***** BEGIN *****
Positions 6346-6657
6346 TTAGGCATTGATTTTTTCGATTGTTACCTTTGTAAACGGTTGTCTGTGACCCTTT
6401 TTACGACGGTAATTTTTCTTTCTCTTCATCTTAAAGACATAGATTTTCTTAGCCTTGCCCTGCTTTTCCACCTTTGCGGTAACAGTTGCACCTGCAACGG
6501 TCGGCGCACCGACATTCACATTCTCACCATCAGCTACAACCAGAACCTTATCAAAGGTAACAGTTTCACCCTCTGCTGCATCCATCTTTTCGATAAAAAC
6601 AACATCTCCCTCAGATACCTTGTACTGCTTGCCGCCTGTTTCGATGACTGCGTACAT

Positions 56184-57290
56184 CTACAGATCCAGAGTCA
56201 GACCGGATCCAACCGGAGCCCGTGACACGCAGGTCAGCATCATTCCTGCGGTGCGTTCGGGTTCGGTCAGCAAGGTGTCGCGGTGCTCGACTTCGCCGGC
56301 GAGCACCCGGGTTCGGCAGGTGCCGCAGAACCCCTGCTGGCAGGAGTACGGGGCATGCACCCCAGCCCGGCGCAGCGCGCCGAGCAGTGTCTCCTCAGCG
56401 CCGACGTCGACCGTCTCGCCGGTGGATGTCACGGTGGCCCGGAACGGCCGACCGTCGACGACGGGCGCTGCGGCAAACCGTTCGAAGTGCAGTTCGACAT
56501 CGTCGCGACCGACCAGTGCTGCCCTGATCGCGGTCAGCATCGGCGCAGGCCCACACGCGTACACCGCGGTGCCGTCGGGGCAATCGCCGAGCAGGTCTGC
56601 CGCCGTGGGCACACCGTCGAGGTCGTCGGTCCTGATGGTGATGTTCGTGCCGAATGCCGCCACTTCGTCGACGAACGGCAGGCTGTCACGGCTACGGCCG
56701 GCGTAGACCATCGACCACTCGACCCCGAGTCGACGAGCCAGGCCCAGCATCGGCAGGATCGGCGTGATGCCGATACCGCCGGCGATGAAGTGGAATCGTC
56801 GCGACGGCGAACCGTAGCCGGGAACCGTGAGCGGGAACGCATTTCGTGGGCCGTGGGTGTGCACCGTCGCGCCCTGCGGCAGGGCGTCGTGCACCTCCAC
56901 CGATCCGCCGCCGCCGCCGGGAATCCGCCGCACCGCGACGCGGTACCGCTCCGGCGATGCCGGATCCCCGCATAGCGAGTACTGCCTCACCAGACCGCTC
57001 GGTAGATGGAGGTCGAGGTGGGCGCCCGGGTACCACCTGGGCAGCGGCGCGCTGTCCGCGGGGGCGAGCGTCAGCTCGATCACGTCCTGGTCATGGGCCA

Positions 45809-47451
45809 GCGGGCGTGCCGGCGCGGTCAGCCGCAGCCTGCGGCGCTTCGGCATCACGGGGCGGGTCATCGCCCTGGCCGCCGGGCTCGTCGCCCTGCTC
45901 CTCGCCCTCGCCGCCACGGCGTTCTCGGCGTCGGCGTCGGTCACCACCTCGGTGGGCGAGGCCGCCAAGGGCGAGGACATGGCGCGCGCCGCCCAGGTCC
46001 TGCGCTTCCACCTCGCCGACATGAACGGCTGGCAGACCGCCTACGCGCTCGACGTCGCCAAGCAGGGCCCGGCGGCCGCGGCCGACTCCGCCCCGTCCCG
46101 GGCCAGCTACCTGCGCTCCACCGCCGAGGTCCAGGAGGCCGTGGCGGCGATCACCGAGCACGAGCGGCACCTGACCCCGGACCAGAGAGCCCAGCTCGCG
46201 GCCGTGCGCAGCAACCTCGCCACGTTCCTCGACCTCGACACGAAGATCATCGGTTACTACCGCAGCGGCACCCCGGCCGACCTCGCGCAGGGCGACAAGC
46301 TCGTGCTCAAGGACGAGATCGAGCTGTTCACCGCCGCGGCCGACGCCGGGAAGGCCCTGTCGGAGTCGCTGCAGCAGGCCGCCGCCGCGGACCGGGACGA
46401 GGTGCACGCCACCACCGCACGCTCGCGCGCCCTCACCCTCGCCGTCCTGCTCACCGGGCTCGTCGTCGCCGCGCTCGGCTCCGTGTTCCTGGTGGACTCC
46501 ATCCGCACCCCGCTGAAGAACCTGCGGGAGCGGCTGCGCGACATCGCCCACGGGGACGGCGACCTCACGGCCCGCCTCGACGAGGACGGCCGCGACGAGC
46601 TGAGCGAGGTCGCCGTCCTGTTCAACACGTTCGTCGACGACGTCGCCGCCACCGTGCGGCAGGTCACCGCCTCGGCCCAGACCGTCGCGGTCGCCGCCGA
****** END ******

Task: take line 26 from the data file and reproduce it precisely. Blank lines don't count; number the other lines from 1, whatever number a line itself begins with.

46601 TGAGCGAGGTCGCCGTCCTGTTCAACACGTTCGTCGACGACGTCGCCGCCACCGTGCGGCAGGTCACCGCCTCGGCCCAGACCGTCGCGGTCGCCGCCGA